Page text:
On 1 October 2009, order no. 765 of 22 July 2009 issued by the Danish Maritime Authority enters into force, implementing the OPRC-HNS 2000 Protocol in Danish law. It states that tankers of or above 150 gross tonnage and other ships with a gross tonnage of or above 400 carrying any substances other than oil as cargo that, if introduced into the marine environment, are likely to create hazards to human health, to harm living resources and marine life, to damage amenities or to interfere with other legitimate uses of the sea, must have a Pollu- tion Incident Emergency Plan (PIEP).
Tankers of or above 150 gross tonnage certified to carry noxious liquid substances in bulk must carry on board a Shipboard Marine Pollution Emergency Plan (SMPEP). This should be approved as to also meet the requirements of the PIEP.
As defined in order no. 765 of 22 July 2009 issued by the Danish Maritime Authority, the emergency plan should be in the language of the ship and include the following:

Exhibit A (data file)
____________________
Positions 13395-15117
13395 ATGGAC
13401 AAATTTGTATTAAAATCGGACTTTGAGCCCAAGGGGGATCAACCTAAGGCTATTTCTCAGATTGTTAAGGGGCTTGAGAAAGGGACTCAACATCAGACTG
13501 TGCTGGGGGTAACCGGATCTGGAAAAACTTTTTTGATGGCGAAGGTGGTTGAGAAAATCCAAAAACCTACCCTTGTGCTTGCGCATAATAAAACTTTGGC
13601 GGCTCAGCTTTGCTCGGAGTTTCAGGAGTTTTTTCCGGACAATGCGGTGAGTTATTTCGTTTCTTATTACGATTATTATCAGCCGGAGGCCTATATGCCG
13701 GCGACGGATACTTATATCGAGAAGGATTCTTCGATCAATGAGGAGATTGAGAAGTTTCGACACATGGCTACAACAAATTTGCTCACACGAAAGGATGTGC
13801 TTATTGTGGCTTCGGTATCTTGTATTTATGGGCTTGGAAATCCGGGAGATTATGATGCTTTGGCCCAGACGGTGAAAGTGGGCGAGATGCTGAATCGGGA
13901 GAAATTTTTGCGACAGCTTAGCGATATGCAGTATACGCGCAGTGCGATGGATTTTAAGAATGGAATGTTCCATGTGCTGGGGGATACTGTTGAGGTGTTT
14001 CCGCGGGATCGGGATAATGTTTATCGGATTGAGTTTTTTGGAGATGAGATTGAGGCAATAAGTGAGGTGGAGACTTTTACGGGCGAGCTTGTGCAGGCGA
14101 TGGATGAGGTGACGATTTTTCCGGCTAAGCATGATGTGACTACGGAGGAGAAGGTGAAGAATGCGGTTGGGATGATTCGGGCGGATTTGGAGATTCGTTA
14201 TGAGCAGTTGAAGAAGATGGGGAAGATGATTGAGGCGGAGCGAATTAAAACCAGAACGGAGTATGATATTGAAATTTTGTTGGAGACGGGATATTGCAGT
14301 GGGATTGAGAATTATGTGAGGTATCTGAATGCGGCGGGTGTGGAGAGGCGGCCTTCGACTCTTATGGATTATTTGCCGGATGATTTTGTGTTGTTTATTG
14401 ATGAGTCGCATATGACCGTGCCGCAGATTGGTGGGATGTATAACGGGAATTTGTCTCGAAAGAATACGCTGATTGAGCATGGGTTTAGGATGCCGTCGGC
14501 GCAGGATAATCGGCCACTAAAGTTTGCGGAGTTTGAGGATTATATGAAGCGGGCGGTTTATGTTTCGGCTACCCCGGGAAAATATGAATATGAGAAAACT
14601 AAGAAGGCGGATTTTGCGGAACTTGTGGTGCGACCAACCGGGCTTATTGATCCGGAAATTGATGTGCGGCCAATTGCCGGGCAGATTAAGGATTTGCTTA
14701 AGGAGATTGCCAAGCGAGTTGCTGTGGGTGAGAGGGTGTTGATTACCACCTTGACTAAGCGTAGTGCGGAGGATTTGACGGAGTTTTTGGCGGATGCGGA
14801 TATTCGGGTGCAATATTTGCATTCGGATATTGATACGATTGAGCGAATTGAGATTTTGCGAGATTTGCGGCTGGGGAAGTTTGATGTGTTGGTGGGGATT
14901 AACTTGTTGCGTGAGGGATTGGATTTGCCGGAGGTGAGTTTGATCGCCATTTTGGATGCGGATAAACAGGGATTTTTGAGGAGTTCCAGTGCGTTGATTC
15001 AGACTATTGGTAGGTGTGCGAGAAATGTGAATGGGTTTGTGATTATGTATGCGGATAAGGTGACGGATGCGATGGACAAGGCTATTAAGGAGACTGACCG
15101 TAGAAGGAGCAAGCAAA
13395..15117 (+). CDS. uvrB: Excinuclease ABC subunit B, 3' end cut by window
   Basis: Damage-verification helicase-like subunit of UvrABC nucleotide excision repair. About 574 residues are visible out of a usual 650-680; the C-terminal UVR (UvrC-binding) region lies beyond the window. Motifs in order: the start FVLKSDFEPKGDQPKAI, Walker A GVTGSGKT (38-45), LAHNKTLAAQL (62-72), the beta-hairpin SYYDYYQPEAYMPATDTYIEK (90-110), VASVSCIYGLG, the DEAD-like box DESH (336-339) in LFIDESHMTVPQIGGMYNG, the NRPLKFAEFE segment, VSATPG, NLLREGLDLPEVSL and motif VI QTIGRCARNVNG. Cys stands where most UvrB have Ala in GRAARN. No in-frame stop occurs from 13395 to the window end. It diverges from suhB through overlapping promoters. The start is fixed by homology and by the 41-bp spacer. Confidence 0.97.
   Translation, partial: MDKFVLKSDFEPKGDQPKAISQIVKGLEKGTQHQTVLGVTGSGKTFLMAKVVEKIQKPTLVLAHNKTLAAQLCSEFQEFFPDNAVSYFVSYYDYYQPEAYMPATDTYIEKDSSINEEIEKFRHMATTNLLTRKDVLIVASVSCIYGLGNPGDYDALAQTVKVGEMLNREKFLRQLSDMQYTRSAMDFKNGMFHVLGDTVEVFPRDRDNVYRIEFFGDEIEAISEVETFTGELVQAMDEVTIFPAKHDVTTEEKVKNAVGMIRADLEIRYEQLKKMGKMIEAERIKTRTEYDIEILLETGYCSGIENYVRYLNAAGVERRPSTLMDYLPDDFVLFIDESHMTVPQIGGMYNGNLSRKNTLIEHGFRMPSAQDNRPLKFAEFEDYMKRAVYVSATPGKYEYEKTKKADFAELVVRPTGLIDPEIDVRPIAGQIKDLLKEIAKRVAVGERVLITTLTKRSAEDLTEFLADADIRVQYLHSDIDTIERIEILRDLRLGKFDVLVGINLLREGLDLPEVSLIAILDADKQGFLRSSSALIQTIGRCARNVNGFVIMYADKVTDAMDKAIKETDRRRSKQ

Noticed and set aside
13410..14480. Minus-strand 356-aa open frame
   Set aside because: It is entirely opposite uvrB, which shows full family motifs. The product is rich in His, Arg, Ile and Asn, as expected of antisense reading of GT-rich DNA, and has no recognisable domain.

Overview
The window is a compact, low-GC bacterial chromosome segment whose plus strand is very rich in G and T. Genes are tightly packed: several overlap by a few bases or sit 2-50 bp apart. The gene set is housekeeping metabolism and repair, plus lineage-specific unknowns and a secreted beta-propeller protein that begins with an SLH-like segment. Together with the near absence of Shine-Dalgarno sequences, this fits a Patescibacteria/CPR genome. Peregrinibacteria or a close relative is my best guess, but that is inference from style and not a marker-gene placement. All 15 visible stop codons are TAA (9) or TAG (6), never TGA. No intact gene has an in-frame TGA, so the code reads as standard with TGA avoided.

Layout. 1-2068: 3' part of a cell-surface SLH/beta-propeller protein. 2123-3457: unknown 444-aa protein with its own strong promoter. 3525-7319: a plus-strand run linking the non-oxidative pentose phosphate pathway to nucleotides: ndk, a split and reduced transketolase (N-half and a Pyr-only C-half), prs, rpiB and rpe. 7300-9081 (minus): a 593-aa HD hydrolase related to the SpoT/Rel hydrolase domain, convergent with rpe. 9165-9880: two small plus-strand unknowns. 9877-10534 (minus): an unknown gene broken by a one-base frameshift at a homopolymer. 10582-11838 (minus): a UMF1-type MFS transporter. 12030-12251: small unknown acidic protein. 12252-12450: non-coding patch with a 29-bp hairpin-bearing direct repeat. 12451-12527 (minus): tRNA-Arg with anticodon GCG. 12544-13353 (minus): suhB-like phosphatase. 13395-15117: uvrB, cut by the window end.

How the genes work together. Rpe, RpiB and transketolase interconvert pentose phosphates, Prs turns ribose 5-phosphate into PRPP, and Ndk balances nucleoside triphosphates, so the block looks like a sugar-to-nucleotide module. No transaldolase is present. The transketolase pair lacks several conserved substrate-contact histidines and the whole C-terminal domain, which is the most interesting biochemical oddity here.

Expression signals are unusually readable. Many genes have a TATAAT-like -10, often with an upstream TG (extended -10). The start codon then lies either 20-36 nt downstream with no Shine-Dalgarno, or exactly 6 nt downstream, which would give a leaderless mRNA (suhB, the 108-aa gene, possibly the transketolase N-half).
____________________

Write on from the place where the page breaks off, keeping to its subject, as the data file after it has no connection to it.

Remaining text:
- Reporting procedures in case of a pollution incident.
- A list of authorities or persons to be contacted in the event of a noxious liquid sub- stance pollution incident.
- Detailed descriptions of the action to be taken immediately by persons on board to reduce or control the discharge of noxious liquid substances following the incident.
- Point of contact on the ship for co-ordinating shipboard action with national and local authorities in combating the pollution.
In connection with the approval of the SOPEP/SMPEP, the RO must ensure that the ship, if required according to the OPRC-HNS Protocol, carries a PIEP and that it fulfils the requirements as stated above. If the ship cannot comply with this requirement, the SOPEP/SMPEP must not be approved until the PIEP is on board and fulfils the requirements.
The Danish Maritime Authority does not require the RO to issue any certificate for the approval of the PIEP as this is considered as part of the SOPEP/SMPEP approval.